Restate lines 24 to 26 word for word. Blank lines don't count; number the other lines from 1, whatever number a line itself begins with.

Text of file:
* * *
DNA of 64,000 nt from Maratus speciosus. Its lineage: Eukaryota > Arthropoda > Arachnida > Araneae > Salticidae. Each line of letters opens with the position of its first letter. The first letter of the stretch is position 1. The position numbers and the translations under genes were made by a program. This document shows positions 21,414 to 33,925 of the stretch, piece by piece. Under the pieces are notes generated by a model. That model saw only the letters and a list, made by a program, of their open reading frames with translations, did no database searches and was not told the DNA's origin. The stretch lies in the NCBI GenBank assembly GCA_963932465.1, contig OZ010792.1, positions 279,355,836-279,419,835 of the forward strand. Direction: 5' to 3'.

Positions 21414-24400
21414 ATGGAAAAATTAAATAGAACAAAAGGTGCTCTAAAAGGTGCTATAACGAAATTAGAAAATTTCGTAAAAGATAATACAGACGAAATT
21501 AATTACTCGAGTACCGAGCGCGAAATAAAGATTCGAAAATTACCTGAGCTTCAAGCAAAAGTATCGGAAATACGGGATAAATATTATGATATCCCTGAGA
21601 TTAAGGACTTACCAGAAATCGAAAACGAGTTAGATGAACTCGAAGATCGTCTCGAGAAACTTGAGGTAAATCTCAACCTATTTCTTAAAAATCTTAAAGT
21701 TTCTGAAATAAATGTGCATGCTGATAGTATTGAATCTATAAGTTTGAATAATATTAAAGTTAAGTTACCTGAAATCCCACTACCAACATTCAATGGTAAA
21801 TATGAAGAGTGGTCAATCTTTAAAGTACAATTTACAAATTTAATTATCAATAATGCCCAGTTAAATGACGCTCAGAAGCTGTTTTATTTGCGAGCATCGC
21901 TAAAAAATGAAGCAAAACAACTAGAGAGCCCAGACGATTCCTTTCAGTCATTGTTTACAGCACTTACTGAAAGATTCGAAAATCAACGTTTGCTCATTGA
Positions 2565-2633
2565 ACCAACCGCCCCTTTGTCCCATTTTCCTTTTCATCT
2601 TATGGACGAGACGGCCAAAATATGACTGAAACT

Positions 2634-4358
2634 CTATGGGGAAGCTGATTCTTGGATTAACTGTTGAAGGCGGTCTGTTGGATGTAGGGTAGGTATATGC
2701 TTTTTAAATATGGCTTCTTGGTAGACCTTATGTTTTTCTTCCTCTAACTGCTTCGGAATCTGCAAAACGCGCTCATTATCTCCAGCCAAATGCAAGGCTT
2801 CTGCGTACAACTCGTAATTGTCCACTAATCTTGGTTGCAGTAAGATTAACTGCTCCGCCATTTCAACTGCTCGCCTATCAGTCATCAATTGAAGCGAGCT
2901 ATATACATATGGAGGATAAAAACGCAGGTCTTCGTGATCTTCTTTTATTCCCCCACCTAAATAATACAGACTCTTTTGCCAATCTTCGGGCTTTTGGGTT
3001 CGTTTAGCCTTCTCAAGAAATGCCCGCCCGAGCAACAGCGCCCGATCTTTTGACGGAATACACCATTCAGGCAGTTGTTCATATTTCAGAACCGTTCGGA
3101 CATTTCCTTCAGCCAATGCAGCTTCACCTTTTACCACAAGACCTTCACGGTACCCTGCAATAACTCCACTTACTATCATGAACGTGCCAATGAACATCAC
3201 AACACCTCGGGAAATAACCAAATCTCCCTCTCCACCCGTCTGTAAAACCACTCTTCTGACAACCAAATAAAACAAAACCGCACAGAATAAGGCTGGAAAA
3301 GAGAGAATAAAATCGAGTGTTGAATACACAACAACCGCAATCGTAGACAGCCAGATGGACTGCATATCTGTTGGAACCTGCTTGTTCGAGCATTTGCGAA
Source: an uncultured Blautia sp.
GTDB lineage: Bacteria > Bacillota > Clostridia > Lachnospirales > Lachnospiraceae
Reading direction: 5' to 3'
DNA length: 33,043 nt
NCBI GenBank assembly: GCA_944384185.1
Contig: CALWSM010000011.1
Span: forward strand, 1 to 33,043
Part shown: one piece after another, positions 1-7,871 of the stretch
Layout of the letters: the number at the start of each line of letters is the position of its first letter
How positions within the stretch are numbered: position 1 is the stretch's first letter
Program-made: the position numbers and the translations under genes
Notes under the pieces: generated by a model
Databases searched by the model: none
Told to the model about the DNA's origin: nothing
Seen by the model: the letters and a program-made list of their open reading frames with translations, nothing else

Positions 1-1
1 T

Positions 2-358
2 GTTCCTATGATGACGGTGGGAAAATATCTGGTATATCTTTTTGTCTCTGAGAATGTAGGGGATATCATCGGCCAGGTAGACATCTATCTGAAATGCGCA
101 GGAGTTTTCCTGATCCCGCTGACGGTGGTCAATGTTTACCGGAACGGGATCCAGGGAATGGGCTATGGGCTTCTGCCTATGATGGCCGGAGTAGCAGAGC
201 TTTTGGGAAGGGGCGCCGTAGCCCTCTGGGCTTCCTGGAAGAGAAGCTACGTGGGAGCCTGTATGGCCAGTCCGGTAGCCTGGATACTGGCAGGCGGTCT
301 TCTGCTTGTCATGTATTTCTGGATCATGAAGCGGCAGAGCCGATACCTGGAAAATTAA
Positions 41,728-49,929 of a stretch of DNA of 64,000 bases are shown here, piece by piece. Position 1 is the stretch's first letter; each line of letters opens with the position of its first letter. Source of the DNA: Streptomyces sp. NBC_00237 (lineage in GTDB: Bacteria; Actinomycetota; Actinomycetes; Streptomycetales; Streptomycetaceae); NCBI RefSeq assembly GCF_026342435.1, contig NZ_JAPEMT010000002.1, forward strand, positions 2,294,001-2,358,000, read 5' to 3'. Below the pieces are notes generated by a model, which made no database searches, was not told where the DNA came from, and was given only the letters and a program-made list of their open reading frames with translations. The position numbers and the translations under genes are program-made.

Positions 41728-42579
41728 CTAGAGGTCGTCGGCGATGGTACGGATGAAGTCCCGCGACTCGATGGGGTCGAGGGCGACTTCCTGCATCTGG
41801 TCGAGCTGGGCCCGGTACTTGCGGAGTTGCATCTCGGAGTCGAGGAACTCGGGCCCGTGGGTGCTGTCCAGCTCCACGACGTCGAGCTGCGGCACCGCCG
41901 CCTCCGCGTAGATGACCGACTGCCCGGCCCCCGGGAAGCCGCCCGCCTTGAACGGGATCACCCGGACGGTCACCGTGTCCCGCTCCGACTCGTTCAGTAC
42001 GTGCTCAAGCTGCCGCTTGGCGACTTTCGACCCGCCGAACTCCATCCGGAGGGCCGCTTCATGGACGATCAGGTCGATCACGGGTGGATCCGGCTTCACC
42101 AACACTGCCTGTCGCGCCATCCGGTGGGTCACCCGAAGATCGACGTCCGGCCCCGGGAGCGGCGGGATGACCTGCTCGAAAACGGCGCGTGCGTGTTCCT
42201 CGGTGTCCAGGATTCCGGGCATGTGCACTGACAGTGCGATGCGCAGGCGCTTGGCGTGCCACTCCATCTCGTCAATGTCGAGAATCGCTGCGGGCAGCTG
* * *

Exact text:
DNA length: 33,043 nt
NCBI GenBank assembly: GCA_944384185.1
Contig: CALWSM010000011.1